Serine Ser S 105.09 C3H7NO3 C3H5NO2 87.08 2.21 9.15 5.68
Threonine Thr T 119.12 C4H9NO3 C4H7NO2 101.11 2.09 9.10 5.60
Tryptophan Trp W 204.23 C11H12N2O2 C11H10N2O 186.22 2.83 9.39
Tyrosine Tyr Y 181.19 C9H11NO3 C9H9NO2 163.18 2.20 9.11 10.07 5.66
Valine Val V 117.15 C5H11NO2 C5H9NO 99.13 2.32 9.62 5.96

Amino acids are crystalline solids which usually are water soluble and only sparingly dissoluble in organic solvents. Their solubility depends on the size and nature of the side chain. Amino acids have very high melting points, up to 200-300°C. Their other properties varying for each particular amino acid.

Isoelectric points of amino acids

The isoelectric point (pI) of an amino acid refers to the pH at which the amino acid exists in its neutral, or zwitterionic, form. At the isoelectric point, the amino acid carries no net electrical charge because the positive charge on the amino group (+NH3) equals the negative charge on the carboxyl group (−COO−). The isoelectric point is an essential concept in biochemistry and plays a role in various biological processes, including protein behavior and separation techniques.

pI calculation. The pI is the pH at which an amino acid is electrically neutral. For amino acids with ionizable side chains, determining the pI involves considering the ionization of the amino and carboxyl groups, as well as the side chain (R-group). For example, the pI of the amino acid glycine is around 5.97, while the pI of lysine, with a basic side chain, is approximately 9.74.

The isoelectric point is crucial in the study of proteins and their behavior in different environments. Proteins, being composed of amino acids, exhibit characteristics related to their charge at different pH levels. Techniques like isoelectric focusing use the principles of the isoelectric point to separate proteins based on their pI values in an electric field.

Zwitterionic Form of amino acids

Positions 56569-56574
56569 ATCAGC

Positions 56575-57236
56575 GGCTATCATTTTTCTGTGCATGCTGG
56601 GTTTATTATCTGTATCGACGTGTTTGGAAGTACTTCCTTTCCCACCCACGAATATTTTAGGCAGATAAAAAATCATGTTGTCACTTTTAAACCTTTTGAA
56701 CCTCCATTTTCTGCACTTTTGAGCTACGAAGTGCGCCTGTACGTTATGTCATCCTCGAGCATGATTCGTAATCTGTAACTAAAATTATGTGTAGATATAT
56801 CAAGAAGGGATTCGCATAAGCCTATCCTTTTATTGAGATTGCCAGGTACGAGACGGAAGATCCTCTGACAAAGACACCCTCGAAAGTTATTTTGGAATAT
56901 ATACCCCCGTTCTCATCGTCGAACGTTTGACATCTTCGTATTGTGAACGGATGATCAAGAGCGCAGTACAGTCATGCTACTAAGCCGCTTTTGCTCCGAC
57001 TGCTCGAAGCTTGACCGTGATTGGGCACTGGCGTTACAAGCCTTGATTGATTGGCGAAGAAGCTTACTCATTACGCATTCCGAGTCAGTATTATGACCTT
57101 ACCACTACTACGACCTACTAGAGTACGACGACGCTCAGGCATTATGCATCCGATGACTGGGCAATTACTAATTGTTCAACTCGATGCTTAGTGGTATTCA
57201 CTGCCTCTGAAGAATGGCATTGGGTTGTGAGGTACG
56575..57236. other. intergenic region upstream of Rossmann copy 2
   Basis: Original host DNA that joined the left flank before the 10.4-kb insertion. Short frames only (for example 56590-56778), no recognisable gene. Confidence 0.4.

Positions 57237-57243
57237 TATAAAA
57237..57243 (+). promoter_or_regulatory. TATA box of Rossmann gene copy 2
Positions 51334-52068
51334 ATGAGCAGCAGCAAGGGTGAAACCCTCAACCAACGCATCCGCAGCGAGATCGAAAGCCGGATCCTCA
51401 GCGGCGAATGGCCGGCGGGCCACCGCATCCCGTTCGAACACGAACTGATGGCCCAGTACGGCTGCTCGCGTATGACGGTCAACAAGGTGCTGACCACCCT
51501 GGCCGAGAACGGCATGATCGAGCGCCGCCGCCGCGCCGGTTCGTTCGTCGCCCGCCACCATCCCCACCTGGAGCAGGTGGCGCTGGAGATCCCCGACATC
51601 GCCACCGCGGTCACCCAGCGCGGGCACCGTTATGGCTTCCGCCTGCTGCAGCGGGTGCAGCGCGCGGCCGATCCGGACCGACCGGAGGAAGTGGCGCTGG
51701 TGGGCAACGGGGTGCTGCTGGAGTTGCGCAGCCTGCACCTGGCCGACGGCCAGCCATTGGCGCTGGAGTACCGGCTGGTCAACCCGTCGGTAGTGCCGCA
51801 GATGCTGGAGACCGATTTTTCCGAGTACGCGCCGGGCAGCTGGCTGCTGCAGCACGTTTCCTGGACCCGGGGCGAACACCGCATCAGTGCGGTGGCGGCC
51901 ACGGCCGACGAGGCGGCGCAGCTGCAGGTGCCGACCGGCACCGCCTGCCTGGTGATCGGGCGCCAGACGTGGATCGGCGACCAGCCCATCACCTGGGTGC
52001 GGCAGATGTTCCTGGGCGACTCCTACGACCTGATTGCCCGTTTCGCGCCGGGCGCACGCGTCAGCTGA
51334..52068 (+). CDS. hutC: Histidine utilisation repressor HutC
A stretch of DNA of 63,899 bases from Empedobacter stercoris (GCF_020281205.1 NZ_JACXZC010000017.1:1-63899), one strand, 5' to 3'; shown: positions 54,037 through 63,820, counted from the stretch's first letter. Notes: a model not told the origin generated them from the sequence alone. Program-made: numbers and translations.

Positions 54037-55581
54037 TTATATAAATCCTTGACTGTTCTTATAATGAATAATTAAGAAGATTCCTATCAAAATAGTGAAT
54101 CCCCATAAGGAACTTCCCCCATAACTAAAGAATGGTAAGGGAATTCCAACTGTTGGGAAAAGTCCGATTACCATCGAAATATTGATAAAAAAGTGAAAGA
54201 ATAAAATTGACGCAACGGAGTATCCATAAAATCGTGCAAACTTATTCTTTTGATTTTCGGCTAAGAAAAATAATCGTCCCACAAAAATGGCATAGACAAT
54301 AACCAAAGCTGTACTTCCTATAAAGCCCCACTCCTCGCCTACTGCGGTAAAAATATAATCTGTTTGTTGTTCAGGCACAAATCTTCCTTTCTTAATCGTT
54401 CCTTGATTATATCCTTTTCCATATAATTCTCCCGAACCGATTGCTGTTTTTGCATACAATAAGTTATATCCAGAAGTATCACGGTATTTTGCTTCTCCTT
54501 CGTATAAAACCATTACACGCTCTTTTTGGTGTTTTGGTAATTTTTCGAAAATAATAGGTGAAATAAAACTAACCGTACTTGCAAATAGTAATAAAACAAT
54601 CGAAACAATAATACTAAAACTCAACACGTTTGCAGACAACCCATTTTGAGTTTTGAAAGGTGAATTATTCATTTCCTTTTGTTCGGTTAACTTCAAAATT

Since the amino and the acidic groups have opposite electrical charges, an AA (an amphoteric electrolyte) acts as a base or an acid by accepting and supplying a hydrogen ion, respectively. Thus, all AA form intramolecular salts both in the crystalline state and in aqueous solution. This structure, in which a molecule has both positive and negative electrical charges, is known as a dipolar ion or zwitterion (ionizable). Uncharged (nondissociated) forms of AA almost do not exit.

zwitterion of amino acids

For example, the ratio of charged dipolar (ionized α-amino and α-carboxyl groups) to uncharged forms of l-aspartic acid in aqueous solution is approximately 28,000:1 at pH 7.0. Similarly, the proportion of charged dipolar (ionized α-amino and α-carboxyl groups) to uncharged forms of l-lysine in aqueous solution is approximately 320,000:1 at pH 7.0.

Amino acids and neurotransmitters

Individual types of amino acids have particular character-istics. Some are capable of influencing body processes because they are essential to the formation of neurotrans-mitters, substances which are used in the brain and by the nervous system to increase or decrease the efficiency and rapidity of nerve transmission. The ability of the brain to receive and to transmit messages depends upon these neurotransmitters, which are themselves dependent upon particular amino acids. All functions of the body depend upon sound nervous interconnection. This allows organs and muscles to report back to the higher centres as to their status, and for receiving instructions from the higher centres, as to their behaviour and needs. The coordination and regulation of all the millions of messages that are constantly going on in the body, depend upon neurotransmitters and therefore on amino acids. Amino acids are especially important where nerves interact (synapse), where information is passed on and received. Some of the neurotransmitters have a stimulating, excitatory function and others have a calming, inhibitory function.